Nestlé's headquarters by the waters of Lake Geneva in Vevey, Switzerland. Photo provided by Nestlé
“At what point did water go from being a public resource and a basic human right to being a commodity?”— Deborah Lapidus, national organizer for Corporate Accountability International
Swiss-owned Nestlé is the Walmart of the bottled water industry. Like the mammoth retailer, Nestlé is a volume powerhouse: it already controls a third of the bottled water market in the United States and is expanding.
Continue reading Nestlé: Draining America Bottle By Bottle: Nestlé builds an empire at the expense of rural communities
The buffer zone program around military installations to protect endangered species was never part of the Pentagon’s environmental law exemption efforts, which were essentially dead once Ray DuBois, the former Deputy Under Secretary of Defense for Installations and Environment, left office. (Even one-time House Armed Services Military Readiness Subcommittee Chairman Joel Hefley, a Colorado Republican, voiced opposition to any further legal revisions before leaving Congress in 2006.) Continue reading The Pentagon’s War on America: Toxic Bureaucracy: Burned in Effigy
Ray DuBois, the former Deputy Under Secretary of Defense for Installations and Environment, argued that environmental laws had been hampering realistic training long before President George W. Bush was elected. “It was not something that emerged full flower in my mind or after Jan. 20, 2001, in the Bush administration’s mind. This had been percolating for years. This doesn’t happen overnight. Encroachment doesn’t happen overnight.” Beginning with the fiscal year 2003 defense authorization bill, DuBois pressed Congress in each year of his tenure for exemptions and amendments for the military to just such environmental laws. Continue reading The Pentagon’s War on America: Toxic Bureaucracy: The Rollback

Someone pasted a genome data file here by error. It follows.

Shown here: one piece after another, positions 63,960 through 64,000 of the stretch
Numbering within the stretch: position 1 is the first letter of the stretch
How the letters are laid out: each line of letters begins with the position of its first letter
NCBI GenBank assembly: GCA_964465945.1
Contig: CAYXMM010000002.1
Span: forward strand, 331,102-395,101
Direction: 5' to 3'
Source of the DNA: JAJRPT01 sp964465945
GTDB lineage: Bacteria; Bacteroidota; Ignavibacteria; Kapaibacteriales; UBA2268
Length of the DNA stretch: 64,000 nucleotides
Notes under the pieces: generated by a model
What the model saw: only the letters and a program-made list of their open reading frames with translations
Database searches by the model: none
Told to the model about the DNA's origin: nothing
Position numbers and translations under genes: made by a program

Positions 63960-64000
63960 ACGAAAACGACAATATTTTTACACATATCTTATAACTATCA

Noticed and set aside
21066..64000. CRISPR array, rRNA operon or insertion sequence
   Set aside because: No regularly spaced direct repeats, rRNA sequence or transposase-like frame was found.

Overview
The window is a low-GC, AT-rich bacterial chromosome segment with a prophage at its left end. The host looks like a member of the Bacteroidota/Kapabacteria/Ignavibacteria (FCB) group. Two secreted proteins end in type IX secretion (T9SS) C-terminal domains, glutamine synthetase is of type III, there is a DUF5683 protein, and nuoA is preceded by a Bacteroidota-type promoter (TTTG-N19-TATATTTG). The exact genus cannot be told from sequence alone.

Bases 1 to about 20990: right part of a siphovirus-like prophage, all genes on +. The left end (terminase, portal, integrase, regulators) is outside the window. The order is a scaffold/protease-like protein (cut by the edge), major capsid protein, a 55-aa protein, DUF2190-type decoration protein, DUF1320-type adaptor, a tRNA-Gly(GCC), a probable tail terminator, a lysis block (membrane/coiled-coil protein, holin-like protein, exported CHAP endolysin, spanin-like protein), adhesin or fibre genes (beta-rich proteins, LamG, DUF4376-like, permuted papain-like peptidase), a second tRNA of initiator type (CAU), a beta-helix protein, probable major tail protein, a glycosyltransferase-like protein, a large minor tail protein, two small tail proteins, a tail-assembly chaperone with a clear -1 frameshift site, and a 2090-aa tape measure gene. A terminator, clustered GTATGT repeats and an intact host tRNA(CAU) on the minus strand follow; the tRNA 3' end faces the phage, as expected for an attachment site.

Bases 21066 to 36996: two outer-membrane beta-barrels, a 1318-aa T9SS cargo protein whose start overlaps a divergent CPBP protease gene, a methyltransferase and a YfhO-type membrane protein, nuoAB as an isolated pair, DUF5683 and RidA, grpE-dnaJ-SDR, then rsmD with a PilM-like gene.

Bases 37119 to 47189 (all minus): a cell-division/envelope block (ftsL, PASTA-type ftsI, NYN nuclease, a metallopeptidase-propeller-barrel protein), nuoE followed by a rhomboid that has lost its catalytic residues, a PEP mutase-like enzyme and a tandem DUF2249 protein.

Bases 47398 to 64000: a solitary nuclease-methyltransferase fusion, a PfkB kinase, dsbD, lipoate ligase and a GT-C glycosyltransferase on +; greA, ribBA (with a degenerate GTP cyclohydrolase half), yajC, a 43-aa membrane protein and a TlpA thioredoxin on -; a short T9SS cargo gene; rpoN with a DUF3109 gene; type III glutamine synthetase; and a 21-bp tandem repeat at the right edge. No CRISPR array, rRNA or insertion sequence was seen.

The result of the perchlorate battle was a win for the Pentagon, and Ray DuBois, the former Deputy Under Secretary of Defense for Installations and Environment, found the process useful for downplaying the dangers of other potentially problematic chemicals. NAS’ stamp of approval was again sought after a draft EPA assessment was released on trichloroethylene (TCE), a degreasing solvent used for decades to clean military vehicles. The 2001 draft deemed TCE “highly likely to produce cancer in humans,” a ruling that would have had tremendous liability consequences for DOD.
Continue reading The Pentagon’s War on America: Toxic Bureaucracy: Accusations of Bias